So, you have some stuff in your house that you no longer want but have an idea of a couple things you actually do want? Don’t feel like trying to sell them on Craigslist or Ebay? Why not try swapping your stuff for someone else’s? No matter what you want to get rid of, chances are that there is someone else, somewhere, who wants it or can find a use for it. By getting into swapping with others, you you accomplish four things all at once:
As most of you know, I have been away for the last 3 weeks visiting friends and family around the U.S. – by car. I drove from Colorado to Massachusetts to Florida and back, putting over 5,600 miles on my car and spending my fair share of time in random hotels alongside highways in the middle of nowhere. See, when I travel by car long distances I don’t make reservations in advance; I just drive until I am tired and then find a place to stay. And if I just pulled into a random hotel and got a room, chances are that I would be paying way too much for what I could be getting for much less, especially in the middle of nowhere. So that’s why before I go into any hotel, I call from the parking lot outside…and make sure they offer free breakfast with the room rate.
Two years ago, I wrote about buying rechargeable batteries for everything in my house that needs them – and I have to say that it was definitely one of my better purchases…ever. I got 36 batteries for less than $30…24 AA batteries and 12 AAA ones. There are so many things around my house that use batteries of this size – remote controls, computer mice, smoke detectors, kitchen timers, flashlights – that the purchase has turned out to be a no-brainer. I used to buy multiple packs of AA batteries all year, only to throw them in recycling a few months after the purchase. But now, after my one time purchase, I just plug them and in 30 minutes, I have a brand new set ready for use.
Let’s say you currently buy water in plastic bottles for your everyday water consumption. And let’s say you consume three .5 liter bottles per day, give or take. That’s 90 .5 liter bottles per month, or 1,080 per year. (An average day could be more or less depending on your situation, so I just picked a number). To see how much that would cost you per year, I wandered over to the Staples website and saw a 24 pack of .5 liter plastic bottles on sale for $7.00. At $7 for 24 bottles, it would cost you at least $315 for a year’s worth of water in little plastic bottles. Wanna know how much it costs me for water at my house? $1.91 per every 1,000 gallons – meaning I would have to DRINK over 500 gallons of water a day, for a year, to spend as much as some people do on the plastic bottles filled with it. That’s insane. In fact, if the water we use at home cost what even cheap the stuff costs, our monthly water bills would run $9,000. Yes, you read that right – $9,000 per month. And there is no way I am spending my hard earned cash on filtered tap water in plastic bottles! In fact, I carry my Klean Kanteen reusable water bottle with me everywhere I go so I never have to. And did you know that:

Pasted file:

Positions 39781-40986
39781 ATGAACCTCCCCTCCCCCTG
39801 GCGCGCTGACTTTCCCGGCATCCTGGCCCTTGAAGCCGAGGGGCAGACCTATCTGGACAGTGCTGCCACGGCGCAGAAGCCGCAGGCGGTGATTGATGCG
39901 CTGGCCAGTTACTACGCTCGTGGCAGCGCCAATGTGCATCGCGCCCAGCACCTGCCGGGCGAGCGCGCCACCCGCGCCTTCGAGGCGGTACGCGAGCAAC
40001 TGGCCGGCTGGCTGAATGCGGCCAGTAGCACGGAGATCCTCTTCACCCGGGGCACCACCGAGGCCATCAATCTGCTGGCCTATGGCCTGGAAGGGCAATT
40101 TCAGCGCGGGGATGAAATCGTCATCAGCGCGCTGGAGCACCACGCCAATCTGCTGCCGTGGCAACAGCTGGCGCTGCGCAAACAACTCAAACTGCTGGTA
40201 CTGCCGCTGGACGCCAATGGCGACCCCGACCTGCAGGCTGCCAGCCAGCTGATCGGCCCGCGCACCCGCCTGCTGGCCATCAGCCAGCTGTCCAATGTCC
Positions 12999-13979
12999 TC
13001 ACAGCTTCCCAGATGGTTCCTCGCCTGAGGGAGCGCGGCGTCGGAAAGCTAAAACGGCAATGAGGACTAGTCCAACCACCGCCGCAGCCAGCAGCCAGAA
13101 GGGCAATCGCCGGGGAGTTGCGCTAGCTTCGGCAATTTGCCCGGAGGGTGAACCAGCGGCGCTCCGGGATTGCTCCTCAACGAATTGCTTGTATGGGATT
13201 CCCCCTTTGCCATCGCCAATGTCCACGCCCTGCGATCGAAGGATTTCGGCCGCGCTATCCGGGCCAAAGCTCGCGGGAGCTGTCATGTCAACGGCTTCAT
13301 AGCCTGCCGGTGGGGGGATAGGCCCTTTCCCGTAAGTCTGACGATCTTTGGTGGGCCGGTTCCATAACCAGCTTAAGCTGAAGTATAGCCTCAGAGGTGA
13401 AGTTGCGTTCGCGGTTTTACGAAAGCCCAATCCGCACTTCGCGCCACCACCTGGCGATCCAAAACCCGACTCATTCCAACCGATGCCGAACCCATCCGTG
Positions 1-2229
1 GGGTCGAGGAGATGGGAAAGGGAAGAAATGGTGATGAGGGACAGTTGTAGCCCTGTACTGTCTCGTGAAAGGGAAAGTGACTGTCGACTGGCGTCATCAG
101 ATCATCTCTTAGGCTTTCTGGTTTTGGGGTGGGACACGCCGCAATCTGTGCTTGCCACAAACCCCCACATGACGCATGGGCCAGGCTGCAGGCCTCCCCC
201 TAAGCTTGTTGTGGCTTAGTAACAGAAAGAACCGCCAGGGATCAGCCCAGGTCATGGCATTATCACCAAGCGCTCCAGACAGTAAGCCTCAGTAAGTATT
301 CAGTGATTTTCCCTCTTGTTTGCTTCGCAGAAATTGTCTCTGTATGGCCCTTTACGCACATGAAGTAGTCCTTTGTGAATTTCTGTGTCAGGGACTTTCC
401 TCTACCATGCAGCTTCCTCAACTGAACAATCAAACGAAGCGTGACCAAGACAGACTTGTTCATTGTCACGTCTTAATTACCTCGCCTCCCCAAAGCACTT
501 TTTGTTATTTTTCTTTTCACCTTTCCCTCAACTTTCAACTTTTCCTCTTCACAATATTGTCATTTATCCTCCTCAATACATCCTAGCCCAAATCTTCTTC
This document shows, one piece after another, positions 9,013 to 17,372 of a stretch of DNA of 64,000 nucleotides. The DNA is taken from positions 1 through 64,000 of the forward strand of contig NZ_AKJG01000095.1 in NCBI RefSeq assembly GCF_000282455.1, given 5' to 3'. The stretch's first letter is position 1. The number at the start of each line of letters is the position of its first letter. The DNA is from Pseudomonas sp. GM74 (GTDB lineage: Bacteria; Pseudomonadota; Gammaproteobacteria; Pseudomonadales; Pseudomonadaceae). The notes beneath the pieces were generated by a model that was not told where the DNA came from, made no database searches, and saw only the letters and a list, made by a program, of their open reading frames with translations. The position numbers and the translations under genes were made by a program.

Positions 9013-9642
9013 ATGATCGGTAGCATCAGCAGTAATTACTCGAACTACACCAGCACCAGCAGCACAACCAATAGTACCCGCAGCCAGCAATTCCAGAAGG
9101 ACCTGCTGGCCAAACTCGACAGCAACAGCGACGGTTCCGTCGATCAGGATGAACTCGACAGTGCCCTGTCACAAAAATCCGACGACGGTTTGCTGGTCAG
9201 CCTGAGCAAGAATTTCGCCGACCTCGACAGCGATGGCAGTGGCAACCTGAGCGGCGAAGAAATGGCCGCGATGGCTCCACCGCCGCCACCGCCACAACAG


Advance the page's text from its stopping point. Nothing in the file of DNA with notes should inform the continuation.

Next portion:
Looking for a real way to cut that grocery bill? Tired of spending hours every weekend cutting coupons for frozen, pre-packaged, processed food? I know of a much easier way – buy yourself a good cookbook and learn to cook. Don’t believe me? In the last 3 weeks I have bought only fresh fruits and vegetables to cook with and have significantly cut my grocery bill. And that is with buying from Whole Foods! For years I always bought a ton of organic prepared foods and then some raw vegetables to do some cooking with, but now that I have switched away from that entirely and am buying “raw” food every week, my bill has really gone down by quote a bit. Plus, the colors look nice: